Afghan kills three British soldiers
An Afghan policeman shot dead three British soldiers at a checkpoint in southern Helmand province yesterday, Afghan officials said.
A fourth British soldier was also injured, provincial governor spokesman Daoud Ahmadi said of the attack, which could further erode trust between Nato and the Afghan forces they train before most foreign combat troops leave in 2014.
The soldiers were serving with an Afghan police advisory team and were killed after a meeting at the checkpoint at Nahr-e-Saraj in Helmand, Britain's Defence Ministry said today. The attacker, who had been wearing an Afghan National Civil Order Police uniform, was injured and detained.
Defence secretary Philip Hammond said the deaths, which take to 422 the number of British military personnel killed in Afghanistan since the Nato-led war began in 2001, would not affect Britain's mission there. "Though deeply tragic, yesterday's incident and attacks like it will not derail the mission or distract us from the task in hand," Mr Hammond said in a statement.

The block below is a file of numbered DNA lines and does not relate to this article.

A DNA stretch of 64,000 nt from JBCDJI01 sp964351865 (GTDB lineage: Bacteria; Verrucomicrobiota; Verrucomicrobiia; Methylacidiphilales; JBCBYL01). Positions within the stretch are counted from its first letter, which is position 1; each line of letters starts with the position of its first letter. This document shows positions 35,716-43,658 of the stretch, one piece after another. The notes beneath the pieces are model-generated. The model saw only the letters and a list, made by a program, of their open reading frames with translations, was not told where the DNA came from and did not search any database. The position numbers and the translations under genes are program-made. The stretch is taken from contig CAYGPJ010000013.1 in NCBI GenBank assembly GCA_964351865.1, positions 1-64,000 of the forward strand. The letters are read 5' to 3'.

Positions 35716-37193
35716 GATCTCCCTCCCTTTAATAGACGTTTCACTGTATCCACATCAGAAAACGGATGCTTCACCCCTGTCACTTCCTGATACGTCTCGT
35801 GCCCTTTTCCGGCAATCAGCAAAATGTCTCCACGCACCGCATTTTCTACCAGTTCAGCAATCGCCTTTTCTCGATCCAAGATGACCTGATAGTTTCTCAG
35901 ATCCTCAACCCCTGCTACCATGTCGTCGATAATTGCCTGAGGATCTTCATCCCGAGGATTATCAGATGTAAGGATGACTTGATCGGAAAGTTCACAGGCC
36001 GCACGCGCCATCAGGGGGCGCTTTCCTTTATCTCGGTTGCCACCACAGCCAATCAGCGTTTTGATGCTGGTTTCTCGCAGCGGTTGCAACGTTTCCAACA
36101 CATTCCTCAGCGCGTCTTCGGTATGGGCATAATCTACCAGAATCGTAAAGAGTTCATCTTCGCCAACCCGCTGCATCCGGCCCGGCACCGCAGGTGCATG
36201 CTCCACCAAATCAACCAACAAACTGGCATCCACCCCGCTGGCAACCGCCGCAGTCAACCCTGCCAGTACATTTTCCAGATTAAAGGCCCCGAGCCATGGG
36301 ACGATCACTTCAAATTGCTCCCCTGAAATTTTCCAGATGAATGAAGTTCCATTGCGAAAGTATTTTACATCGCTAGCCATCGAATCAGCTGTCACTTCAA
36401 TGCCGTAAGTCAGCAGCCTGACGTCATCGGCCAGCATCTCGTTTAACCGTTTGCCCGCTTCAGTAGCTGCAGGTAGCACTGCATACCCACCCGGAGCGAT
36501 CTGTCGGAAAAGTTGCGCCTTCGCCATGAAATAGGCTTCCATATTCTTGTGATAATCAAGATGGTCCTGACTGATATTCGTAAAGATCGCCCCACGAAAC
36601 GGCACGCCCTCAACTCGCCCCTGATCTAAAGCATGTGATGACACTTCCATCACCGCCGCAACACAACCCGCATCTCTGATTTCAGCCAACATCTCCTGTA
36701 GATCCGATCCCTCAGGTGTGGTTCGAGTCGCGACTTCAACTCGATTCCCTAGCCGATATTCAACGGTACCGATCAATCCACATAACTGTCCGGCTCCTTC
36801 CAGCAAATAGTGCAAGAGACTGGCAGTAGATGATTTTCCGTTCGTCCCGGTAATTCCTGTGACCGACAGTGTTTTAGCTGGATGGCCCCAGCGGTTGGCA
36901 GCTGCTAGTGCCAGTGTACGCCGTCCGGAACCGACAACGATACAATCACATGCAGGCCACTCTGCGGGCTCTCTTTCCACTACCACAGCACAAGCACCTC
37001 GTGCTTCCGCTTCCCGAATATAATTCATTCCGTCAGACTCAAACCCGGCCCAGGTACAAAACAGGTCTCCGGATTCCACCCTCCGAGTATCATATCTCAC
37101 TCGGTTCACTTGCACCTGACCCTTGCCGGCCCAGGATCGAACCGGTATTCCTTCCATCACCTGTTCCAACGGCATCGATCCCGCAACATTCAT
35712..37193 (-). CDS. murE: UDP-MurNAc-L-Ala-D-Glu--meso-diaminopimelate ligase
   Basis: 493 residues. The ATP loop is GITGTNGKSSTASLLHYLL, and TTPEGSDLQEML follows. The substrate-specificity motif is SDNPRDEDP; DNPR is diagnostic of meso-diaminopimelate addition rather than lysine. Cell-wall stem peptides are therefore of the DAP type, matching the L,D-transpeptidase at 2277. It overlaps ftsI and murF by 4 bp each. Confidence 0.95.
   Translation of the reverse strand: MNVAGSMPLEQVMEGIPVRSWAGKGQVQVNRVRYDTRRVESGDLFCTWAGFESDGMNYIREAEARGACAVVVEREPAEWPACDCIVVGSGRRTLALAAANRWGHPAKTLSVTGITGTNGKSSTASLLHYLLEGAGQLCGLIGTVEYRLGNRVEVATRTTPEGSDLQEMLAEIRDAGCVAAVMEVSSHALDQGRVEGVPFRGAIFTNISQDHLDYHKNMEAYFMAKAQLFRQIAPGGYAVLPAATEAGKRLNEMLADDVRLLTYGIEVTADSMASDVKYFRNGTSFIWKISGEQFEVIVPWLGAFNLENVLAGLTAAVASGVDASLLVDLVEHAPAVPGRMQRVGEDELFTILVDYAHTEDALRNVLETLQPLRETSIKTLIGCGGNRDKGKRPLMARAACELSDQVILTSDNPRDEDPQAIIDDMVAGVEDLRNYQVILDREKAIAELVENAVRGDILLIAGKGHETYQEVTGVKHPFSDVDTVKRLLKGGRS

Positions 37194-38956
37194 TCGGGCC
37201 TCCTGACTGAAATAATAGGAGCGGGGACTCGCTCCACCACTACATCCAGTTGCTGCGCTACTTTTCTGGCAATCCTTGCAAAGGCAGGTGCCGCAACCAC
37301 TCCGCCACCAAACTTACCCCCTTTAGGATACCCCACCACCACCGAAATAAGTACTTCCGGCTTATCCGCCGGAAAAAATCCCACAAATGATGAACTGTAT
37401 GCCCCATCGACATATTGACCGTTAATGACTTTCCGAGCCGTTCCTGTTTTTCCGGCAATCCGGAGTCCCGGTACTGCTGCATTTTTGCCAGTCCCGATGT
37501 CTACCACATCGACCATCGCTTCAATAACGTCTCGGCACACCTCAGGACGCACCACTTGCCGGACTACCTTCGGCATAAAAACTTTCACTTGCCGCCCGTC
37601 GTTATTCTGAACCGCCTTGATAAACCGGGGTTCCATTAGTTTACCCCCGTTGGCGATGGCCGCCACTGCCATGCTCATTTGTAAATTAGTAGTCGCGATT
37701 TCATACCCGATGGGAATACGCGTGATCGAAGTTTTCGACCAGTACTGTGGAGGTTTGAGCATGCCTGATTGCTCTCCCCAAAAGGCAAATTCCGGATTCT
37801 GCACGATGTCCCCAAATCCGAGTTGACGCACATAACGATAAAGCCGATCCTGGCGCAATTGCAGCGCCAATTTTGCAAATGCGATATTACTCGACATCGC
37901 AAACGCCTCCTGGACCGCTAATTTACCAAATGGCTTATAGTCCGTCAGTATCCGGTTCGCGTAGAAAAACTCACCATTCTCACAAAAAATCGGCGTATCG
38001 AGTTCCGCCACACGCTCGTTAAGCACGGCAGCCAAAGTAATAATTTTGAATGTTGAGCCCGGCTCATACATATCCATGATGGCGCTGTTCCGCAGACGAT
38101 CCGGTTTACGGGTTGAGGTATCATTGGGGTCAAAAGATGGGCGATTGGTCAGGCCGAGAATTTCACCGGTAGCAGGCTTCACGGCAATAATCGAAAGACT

Prime minister David Cameron said he was "deeply saddened by the appalling news".
So-called green on blue shootings, referring to the uniform of the Afghan security forces and the colour of Nato, have severely strained ties between Afghan president Hamid Karzai and his Western backers.
Before yesterday's assault there were 17 such attacks this year and 23 Nato soldier deaths, compared to the 11 attacks and 24 deaths for the same period last year, Nato figures show.
Nato commanders argue the growing number of shootings is in proportion to the growing size of Afghan security forces toward an eventual 352,000 target.
After the United States, Britain has the second-largest number of troops in Afghanistan at about 9,500, and is due to withdraw 500 by the end of the year.